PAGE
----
Forum for Science, Industry and Business

Sponsored by:     3M 
Search our Site:

 

Smashing the time it takes to repair our bones

05.12.2006
New research by Queensland University of Technology is helping scientists better understand how bone cells work and may one day lead to the development of technology that can speed up the time it takes to heal fractured and broken bones.

Dr Hannay said his device replicated the mechanical and electrical stimulants which occurred naturally in the body to repair fractured and broken bones.

"This device is about trying to grow bone tissue in the same environment our body grows bones. I have taken bone cells and put them in the physical environment they would experience in the body, and then varied the stimulants to extract a beneficial environment for tissue growth," he said.

Dr Hannay's research has advanced the understanding of how bone cells can be stimulated to heal factures and has for the first time combined the artificial reproduction of both mechanical and electrical stimulants.

... more about:
»Hannay »fracture »stimulants

"Previous research has looked at both of these stimulants individually, but not together, neglecting the fact that both are occurring in normal healthy bone during fracture healing"

He said by combining the two stimulants, a synergistic effect was produced.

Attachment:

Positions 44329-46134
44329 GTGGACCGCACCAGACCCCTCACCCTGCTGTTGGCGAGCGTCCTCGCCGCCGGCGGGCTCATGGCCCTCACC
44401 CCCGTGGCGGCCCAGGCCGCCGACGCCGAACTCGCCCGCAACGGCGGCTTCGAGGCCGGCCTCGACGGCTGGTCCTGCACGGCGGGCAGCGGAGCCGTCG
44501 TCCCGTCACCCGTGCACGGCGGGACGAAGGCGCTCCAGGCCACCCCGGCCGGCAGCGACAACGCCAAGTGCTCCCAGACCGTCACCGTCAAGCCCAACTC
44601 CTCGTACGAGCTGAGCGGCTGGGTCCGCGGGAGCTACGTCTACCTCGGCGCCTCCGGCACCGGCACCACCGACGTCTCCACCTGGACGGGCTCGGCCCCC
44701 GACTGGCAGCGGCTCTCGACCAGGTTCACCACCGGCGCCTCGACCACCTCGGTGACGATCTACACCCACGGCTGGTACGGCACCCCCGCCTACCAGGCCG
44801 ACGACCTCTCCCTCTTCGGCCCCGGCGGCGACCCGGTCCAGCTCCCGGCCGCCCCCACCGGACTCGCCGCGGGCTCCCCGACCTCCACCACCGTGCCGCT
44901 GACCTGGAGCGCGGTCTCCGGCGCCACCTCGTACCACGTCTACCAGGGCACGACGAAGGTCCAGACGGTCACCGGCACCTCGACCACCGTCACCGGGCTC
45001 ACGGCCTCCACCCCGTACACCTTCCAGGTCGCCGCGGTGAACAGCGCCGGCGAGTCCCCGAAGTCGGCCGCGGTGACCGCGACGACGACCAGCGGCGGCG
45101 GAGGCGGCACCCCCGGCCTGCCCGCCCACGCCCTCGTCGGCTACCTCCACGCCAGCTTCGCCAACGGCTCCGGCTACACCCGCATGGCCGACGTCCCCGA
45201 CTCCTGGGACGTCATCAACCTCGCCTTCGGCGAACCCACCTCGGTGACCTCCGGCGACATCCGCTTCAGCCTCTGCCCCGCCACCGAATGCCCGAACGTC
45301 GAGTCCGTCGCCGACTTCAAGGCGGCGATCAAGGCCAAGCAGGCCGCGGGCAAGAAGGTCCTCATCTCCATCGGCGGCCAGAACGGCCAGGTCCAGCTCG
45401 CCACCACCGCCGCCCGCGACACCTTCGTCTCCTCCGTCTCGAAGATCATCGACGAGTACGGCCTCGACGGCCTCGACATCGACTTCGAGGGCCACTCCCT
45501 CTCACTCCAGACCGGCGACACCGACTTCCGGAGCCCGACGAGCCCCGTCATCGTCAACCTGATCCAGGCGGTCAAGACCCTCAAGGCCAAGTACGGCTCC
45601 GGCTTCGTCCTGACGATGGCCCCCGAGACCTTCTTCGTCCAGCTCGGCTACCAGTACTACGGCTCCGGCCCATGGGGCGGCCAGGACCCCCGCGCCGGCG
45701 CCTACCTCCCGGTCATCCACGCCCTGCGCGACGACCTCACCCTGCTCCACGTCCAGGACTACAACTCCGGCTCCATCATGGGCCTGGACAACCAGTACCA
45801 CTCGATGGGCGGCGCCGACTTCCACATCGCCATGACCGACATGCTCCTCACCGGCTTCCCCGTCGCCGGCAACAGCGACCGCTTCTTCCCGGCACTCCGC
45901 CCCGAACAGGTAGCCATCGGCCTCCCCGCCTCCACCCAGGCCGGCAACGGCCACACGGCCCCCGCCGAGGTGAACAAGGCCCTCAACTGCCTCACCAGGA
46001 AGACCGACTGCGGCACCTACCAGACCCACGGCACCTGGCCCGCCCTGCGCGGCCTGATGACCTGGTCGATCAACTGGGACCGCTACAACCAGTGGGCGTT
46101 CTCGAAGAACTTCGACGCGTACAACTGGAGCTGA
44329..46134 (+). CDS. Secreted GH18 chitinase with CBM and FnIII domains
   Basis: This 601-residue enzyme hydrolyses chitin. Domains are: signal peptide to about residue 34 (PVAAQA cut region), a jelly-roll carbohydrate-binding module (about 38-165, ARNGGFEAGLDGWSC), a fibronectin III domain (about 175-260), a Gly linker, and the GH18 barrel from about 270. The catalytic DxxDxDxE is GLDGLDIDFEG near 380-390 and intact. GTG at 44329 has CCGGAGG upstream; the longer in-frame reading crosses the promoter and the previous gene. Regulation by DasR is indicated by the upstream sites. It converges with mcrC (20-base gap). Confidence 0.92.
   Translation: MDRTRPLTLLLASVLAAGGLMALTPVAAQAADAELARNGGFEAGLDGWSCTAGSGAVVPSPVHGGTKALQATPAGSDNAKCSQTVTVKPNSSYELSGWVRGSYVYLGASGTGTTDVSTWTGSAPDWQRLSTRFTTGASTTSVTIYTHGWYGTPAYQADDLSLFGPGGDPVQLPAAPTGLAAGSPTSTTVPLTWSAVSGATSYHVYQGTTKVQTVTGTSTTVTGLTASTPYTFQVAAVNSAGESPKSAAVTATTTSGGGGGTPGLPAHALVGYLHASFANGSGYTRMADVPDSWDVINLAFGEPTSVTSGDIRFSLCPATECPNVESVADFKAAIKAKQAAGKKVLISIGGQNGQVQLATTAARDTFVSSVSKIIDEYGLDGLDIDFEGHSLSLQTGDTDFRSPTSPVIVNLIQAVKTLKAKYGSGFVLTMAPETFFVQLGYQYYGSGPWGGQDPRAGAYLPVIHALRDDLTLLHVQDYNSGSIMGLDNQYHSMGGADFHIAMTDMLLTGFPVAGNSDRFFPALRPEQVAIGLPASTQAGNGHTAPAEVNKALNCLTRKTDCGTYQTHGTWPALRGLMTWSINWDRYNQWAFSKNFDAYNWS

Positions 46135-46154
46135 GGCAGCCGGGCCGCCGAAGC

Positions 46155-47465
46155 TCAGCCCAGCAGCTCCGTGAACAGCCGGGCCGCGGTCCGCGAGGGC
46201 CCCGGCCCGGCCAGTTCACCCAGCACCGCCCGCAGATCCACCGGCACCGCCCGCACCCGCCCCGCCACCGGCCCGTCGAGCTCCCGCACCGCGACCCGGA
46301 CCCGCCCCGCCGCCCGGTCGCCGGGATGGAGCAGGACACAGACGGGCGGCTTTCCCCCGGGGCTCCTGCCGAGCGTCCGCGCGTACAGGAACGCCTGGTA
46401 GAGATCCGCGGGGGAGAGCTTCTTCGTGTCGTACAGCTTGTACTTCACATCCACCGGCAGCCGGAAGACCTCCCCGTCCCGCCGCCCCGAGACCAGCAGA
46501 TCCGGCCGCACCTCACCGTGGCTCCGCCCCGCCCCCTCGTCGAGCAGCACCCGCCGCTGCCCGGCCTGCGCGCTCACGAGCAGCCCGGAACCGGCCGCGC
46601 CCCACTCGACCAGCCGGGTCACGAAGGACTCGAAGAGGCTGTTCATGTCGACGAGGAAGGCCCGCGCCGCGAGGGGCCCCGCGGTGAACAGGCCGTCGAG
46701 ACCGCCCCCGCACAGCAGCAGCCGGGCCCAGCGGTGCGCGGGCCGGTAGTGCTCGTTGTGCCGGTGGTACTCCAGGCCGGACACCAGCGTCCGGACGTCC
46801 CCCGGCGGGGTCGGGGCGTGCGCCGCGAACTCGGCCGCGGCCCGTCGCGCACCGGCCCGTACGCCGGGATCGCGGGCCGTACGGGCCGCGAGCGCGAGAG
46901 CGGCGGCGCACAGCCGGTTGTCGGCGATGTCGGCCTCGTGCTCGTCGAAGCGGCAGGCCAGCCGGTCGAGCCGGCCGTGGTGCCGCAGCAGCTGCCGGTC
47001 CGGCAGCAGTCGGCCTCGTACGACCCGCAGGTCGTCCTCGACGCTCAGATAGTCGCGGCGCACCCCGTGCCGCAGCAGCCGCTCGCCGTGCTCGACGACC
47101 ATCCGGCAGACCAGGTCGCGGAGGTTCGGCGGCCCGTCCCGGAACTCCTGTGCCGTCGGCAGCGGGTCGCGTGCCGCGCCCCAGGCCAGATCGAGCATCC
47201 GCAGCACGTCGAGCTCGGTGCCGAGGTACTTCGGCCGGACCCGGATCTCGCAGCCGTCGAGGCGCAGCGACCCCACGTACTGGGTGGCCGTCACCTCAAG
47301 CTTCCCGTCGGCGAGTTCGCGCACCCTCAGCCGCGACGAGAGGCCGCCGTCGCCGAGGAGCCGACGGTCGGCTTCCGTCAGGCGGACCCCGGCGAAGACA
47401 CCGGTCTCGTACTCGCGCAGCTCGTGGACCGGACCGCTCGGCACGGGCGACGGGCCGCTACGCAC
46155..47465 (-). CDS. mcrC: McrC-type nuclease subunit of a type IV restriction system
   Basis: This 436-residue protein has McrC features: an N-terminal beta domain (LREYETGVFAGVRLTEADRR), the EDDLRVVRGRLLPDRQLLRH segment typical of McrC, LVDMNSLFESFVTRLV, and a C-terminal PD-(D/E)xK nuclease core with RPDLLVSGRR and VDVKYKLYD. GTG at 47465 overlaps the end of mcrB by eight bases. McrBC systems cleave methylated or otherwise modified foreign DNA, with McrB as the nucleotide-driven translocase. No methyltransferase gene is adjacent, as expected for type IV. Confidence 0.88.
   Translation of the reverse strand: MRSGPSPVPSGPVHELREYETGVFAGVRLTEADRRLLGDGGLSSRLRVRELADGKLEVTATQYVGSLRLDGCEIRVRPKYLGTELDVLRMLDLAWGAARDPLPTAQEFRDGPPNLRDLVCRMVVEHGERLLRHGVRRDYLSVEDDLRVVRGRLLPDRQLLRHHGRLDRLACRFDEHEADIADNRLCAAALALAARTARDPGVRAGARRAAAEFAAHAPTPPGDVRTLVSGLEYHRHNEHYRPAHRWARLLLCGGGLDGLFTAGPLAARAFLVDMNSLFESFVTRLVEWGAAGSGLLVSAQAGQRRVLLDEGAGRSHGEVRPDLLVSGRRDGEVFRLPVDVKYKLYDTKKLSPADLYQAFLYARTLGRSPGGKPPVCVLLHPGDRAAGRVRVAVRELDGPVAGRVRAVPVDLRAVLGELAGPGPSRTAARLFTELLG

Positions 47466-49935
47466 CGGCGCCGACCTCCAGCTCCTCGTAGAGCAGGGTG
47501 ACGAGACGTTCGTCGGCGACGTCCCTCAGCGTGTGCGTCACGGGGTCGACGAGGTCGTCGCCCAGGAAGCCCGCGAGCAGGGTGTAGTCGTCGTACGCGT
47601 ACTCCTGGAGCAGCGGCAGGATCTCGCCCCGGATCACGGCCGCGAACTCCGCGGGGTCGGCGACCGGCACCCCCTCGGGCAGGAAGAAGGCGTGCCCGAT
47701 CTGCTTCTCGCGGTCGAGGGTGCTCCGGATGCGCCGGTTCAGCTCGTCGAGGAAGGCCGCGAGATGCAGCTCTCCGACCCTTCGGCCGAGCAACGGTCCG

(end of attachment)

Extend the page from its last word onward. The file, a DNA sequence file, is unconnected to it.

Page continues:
"That means when you apply both the mechanical and electrical stimulants together a result greater than the sum of the two stimulants applied individually is achieved. It creates a greater output," he said.

Dr Hannay said that unfortunately when bones fractured or broke, especially in older people, the healing process could stall.

"We find bones can get half way through the healing process but won't heal properly and with an aging population this is a growing problem for orthopaedic surgeons to accommodate and one that is not easily solved with current methodologies," he said.

"In the future we might be able to make a device utilising these combined stimulants that could be attached to the body and help heal the bone."

Additionally, normal fractures that would otherwise heal successfully could be accelerated with the use of these stimulants.

Dr Hannay said normal fractures in young, healthy people took approximately six to eight weeks to heal.

"It might be possible to significantly reduce the healing time. That would be the goal."

Dr Hannay graduated from QUT with a PhD from the Faculty of Built Environment and Engineering.

Sandra Hutchinson | EurekAlert!
Further information:
http://www.qut.edu.au

Further reports about: Hannay fracture stimulants

More articles from Life Sciences:

nachricht More genes are active in high-performance maize
19.01.2018 | Rheinische Friedrich-Wilhelms-Universität Bonn

nachricht How plants see light
19.01.2018 | Albert-Ludwigs-Universität Freiburg im Breisgau

All articles from Life Sciences >>>

The most recent press releases about innovation >>>

Die letzten 5 Focus-News des innovations-reports im Überblick:

Im Focus: Artificial agent designs quantum experiments